New research shows a relation between the muscle protein, cardiac myosin, and excess damage to the cardiovascular system during a heart attack. This prevalent protein is released into the body when a person suffers a heart attack, and researchers have now found that it can cause the blood to thicken or clot, worsening damage to heart tissue.
Cardiac myosin’s primary job is to provide the muscle-motor action that pumps blood through the heart. But, during a heart attack, the abundance of the protein can act as a procoagulant factor. Though blood clotting is the root cause of many serious cardiac events including stroke and heart attack, it wasn’t until now that researchers realized that cardiac myosin was adding to the problem.
The study led by John H. Griffin, Ph.D., a professor in the Department of Molecular Medicine at Scripps Research, spanned three years and involved researchers from multiple collaborating institutions. He spoke about the findings saying, “The real breakthrough of this study is that we’ve discovered another major biologic activity of cardiac myosin. No one had suspected it was acting as a procoagulant factor. Our findings bridge research in hematology and cardiology, showing there’s another potentially very important factor influencing the health outcomes of people with cardiac disease.”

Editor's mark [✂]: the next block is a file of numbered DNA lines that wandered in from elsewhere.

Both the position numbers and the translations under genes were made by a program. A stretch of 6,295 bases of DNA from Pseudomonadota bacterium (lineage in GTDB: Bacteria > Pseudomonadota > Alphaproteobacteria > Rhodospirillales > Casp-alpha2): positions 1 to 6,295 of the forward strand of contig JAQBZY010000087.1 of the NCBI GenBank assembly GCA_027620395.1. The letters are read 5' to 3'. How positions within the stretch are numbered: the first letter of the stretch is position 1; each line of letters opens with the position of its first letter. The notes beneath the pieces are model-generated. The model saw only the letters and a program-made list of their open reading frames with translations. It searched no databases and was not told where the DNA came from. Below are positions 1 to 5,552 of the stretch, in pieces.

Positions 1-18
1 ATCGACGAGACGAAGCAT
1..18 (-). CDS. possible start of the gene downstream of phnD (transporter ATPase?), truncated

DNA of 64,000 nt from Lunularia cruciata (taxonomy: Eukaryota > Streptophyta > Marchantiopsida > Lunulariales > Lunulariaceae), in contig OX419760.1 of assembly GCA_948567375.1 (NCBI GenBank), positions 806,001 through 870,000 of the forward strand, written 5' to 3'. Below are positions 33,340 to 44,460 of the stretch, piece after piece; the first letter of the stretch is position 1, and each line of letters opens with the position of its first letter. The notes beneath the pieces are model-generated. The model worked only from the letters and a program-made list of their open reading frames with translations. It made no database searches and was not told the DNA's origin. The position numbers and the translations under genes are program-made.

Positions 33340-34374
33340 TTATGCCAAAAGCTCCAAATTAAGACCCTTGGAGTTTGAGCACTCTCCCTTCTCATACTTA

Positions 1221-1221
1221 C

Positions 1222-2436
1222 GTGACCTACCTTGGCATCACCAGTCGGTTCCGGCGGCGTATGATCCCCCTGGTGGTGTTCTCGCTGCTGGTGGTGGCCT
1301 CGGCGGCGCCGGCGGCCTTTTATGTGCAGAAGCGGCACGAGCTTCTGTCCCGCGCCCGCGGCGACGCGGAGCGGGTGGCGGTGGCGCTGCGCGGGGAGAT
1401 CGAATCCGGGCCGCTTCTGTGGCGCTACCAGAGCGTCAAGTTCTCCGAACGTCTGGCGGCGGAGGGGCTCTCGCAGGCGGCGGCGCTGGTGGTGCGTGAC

Coagulation is Critical
Blood thickening, or coagulation, is critical for the body to prevent bleeding after an injury. When blood vessel or tissue damage occurs, many procoagulant factors cause blood to turn from a liquid into a gel, forming a blood clot and reducing blood loss. A problem can arise when the body must strike the right balance between stopping the bleeding and preventing excessive clotting, as happens in conditions such as when a blood clot causes a stroke.
“Just as with inflammation, a little coagulation is good, but too much is dangerous,” Griffin says. “While a small amount of cardiac myosin might help reduce bleeding in the heart, an excess of the protein may worsen the injury by promoting blood clots that cut off oxygen and exacerbate damage to heart tissue.”
As the first study to find a relationship between cardiac myosin and heart damage, Griffin and his team want to use this as the starting point for new research on cardiovascular disease. Long term, they envision an anticoagulant medicine that targets only cardiac myosin-driven coagulation. They believe that such a drug could theoretically be administered to patients in the hospital immediately after an acute cardiac event to prevent excess damage caused by the protein.